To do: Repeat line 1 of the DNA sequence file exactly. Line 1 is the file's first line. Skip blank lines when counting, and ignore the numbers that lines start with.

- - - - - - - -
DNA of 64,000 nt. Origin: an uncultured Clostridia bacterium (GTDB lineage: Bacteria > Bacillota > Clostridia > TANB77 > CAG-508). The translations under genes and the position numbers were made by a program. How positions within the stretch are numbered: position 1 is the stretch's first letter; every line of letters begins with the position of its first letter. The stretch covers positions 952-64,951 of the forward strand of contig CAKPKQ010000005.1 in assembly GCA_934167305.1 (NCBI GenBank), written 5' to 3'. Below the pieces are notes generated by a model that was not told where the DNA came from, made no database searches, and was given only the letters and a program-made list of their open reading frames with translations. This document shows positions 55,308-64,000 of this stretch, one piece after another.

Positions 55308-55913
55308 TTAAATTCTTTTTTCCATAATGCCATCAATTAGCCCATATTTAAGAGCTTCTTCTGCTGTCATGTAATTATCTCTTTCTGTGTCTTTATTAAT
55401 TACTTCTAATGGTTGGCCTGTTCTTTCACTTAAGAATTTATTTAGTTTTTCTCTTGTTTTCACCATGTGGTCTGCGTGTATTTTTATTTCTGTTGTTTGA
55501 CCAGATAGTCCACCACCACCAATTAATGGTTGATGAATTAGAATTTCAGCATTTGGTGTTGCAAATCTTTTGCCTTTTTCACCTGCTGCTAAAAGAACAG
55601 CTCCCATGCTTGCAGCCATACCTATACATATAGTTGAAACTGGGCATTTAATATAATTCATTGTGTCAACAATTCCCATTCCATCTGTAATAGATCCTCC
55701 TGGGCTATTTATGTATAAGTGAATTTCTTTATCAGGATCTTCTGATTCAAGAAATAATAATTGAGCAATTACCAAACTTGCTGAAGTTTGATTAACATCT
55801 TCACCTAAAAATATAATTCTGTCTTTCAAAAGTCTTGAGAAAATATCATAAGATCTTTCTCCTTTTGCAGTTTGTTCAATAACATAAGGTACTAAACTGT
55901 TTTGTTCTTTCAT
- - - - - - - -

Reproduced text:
DNA of 64,000 nt. Origin: an uncultured Clostridia bacterium (GTDB lineage: Bacteria > Bacillota > Clostridia > TANB77 > CAG-508). The translations under genes and the position numbers were made by a program. How positions within the stretch are numbered: position 1 is the stretch's first letter; every line of letters begins with the position of its first letter. The stretch covers positions 952-64,951 of the forward strand of contig CAKPKQ010000005.1 in assembly GCA_934167305.1 (NCBI GenBank), written 5' to 3'. Below the pieces are notes generated by a model that was not told where the DNA came from, made no database searches, and was given only the letters and a program-made list of their open reading frames with translations. This document shows positions 55,308-64,000 of this stretch, one piece after another.